These two people are so different from each other except in how they lived their lives. One person a physician, reasonably well off, educated, and Caucasian. The other a woman, poor, minimally educated, living is less than optimal circumstances. What these two people shared was a sense of dedication manifest through action. Their prayers were the work of their lives and not the sound of their voices.

The good doctor several years ago began to devote more and more of his time and private research to the study of AIDS and the search for a cure. Through the years he has managed to run many trials and has worked hard to receive funding for prescriptions for many drugs and drug combinations that would have been prohibitive price wise to those who most needed it. All of my experience with him reveal a very humble man who while allowing the spotlight to shine on him never seeks it out and quickly reflects its light on many others. In many ways you could say the young men and women of Charlotte and beyond who have benefited from his tireless efforts are his children he seeks to provide the good medicine to cure them of their ills.

Auntie only had five children of her own, three she raised as her children were in fact her grandchildren. More than 20 other children were never hers except they were neighborhood children whom she always had time for. Often the children would call upon her to mend clothes, provide a meal, or help sort out the many difficulties that children often manage to get into. She was always there to help with the homework, even when she herself would struggle with what was being expected of the child. She was the mother to many, always there, always with care. So many times she had to provide just the right medicine for the many different ‘ills’ of the children. She did plane work, simple, underpaid, but regular. She pinched pennies, frugality was her middle name, though the children never knew of what she went through. She was determined that they should suffer as little as possible.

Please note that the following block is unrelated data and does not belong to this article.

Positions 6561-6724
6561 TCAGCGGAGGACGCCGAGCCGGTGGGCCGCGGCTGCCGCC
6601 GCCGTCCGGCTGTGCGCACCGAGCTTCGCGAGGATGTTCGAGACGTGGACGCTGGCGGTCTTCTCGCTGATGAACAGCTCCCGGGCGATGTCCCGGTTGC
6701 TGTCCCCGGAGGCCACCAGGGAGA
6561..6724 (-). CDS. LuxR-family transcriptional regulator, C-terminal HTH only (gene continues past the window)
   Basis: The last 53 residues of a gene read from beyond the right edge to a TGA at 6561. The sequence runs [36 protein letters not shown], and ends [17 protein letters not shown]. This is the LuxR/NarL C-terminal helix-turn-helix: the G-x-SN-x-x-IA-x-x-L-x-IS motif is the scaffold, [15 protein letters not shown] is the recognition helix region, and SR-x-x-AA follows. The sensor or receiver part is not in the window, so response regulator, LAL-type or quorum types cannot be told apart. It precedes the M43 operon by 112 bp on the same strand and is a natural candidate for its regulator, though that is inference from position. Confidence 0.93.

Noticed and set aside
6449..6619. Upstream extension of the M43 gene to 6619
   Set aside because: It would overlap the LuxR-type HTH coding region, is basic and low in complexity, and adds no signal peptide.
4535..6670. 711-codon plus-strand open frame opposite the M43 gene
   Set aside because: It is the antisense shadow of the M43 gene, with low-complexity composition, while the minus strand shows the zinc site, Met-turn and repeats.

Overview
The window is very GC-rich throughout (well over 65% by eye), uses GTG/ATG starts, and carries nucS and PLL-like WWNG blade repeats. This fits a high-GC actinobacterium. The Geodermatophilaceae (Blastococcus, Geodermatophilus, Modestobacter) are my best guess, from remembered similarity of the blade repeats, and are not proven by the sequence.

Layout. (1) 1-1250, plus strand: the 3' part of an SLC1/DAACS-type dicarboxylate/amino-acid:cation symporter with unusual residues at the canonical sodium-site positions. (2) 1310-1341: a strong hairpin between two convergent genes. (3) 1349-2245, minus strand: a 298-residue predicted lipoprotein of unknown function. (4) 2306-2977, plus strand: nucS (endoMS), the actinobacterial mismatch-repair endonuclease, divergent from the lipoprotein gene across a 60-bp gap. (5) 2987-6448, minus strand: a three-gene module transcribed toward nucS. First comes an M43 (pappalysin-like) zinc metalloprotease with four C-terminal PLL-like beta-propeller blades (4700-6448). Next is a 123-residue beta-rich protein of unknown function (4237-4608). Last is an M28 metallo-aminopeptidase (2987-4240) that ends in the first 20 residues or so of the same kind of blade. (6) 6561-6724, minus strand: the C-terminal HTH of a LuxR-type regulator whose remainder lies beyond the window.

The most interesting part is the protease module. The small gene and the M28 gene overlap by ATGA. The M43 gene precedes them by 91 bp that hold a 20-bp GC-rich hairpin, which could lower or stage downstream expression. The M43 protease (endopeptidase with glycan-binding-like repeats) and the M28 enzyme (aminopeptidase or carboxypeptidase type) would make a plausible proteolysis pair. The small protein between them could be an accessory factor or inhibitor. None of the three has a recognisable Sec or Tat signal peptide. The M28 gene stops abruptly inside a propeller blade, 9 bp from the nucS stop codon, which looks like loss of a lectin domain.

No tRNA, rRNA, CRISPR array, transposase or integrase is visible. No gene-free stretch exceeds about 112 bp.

Prayer is less about the words we utter than about the lives we live. We have a choice in how we live and that choice frequently if not always reflects the heart of our prayer even if our words to not match. We can say all manner of clever phrases yet it is our actions that ring the loudest.

Posted in Basics, Buddhism, by Ryusho 龍昇, Dharma Talks, Good Things, Hope, Lotus Sutra, mindfulness, Myosho-ji Temple, Nichiren Shu | 1 Comment

The Physician’s Good Medicine #19 – The Physician’s Cure

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(This section is out of order and should have been posted after #15)

The physician’s cure, as I mentioned in the beginning of this chapter is composed of seemingly impossible to attain ingredients. The illusion is that they are impossible, when in fact they are merely extremely difficult. The Lotus Sutra offers the analogy of a one-eyed tortoise finding a piece of wood with a hole in it the perfect size and shape of the tortoise itself as an indication of the difficulty of seeing a Buddha in one’s lifetime.

“This Sūtra of the Lotus Flower of the Wonderful Dharma is the most difficult to believe and the most difficult to understand.” (Lotus Sutra, Chapter X, page 180)

Since the Buddha died some 2500 years ago it may seem as seeing a Buddha would be impossible. Yet it is not impossible if we realize that the Eternal Buddha does not die. So how do we see the Eternal Buddha? Believing in and understanding the Lotus Sutra is the key and the Sutra itself says it difficult to do this, but not impossible. Comparing some impossible things found in the Nine Easy and Six Difficult things in Chapter XI we can gain a perspective on just how difficult it is to follow the Lotus Sutra.